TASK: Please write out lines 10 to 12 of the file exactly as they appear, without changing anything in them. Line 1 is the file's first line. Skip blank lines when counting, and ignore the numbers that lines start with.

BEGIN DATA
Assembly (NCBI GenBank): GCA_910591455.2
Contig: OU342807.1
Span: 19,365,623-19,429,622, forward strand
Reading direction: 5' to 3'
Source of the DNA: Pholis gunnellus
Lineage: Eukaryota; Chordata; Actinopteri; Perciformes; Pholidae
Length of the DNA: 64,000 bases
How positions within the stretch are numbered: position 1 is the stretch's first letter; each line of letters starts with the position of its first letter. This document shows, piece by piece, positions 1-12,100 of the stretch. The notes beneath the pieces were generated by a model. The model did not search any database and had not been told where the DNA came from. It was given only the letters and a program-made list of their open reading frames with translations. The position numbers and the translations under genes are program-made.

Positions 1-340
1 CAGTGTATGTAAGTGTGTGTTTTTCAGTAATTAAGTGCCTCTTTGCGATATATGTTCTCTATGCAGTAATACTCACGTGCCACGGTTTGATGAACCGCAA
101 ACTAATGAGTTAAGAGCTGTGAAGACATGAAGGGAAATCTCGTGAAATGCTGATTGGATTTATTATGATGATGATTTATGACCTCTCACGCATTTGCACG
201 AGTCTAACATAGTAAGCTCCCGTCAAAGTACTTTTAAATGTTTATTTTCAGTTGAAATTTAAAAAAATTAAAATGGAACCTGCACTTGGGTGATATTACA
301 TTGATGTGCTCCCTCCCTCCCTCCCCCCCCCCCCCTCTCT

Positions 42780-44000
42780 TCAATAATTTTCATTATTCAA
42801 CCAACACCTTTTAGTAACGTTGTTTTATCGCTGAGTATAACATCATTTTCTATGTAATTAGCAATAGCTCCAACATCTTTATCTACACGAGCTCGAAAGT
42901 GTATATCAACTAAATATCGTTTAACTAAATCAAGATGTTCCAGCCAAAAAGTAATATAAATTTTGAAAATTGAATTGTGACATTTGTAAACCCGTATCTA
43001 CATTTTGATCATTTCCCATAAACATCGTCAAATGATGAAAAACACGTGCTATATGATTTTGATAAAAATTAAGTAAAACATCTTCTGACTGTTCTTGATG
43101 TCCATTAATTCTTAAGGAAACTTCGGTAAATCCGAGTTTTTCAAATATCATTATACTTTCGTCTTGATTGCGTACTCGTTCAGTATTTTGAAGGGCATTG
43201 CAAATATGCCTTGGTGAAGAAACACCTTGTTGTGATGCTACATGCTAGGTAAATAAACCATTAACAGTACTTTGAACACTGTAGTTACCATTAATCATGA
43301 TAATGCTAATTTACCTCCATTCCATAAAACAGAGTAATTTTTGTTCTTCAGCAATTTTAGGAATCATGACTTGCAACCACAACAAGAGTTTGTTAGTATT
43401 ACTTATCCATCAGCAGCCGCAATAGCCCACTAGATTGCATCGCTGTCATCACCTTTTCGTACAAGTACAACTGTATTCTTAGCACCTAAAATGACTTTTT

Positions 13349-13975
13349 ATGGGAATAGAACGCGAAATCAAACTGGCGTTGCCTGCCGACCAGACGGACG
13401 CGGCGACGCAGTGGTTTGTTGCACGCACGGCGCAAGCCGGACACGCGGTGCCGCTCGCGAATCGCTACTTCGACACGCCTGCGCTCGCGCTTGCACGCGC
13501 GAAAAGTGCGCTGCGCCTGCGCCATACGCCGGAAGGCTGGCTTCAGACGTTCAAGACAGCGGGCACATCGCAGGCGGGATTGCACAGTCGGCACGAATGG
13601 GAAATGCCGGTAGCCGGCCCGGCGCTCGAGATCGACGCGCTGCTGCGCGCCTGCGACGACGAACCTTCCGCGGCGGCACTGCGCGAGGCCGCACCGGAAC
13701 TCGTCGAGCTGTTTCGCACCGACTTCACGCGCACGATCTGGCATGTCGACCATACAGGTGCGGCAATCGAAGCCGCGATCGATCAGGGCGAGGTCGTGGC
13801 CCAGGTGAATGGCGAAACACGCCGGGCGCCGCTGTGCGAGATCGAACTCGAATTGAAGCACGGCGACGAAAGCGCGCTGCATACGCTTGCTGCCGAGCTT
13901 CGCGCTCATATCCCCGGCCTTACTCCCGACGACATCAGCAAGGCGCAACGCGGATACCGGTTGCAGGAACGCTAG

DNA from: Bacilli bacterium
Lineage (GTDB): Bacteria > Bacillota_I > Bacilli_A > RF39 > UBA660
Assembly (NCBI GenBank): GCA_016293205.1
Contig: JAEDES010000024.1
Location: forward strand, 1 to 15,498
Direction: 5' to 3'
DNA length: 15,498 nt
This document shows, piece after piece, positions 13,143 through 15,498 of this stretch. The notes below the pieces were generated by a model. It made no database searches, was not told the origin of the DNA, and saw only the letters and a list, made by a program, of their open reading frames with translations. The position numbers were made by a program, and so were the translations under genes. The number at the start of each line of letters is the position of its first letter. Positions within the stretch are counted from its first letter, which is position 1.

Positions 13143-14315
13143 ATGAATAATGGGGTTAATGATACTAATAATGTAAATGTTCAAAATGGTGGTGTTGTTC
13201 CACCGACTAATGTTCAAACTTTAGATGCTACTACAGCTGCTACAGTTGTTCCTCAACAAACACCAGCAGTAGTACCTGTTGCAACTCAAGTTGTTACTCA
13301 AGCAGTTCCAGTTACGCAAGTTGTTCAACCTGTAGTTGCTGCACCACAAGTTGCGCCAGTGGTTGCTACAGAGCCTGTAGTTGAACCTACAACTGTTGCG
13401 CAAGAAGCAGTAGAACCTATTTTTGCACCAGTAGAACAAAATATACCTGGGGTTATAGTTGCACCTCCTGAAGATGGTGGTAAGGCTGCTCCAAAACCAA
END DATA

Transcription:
1 CAGTGTATGTAAGTGTGTGTTTTTCAGTAATTAAGTGCCTCTTTGCGATATATGTTCTCTATGCAGTAATACTCACGTGCCACGGTTTGATGAACCGCAA
101 ACTAATGAGTTAAGAGCTGTGAAGACATGAAGGGAAATCTCGTGAAATGCTGATTGGATTTATTATGATGATGATTTATGACCTCTCACGCATTTGCACG
201 AGTCTAACATAGTAAGCTCCCGTCAAAGTACTTTTAAATGTTTATTTTCAGTTGAAATTTAAAAAAATTAAAATGGAACCTGCACTTGGGTGATATTACA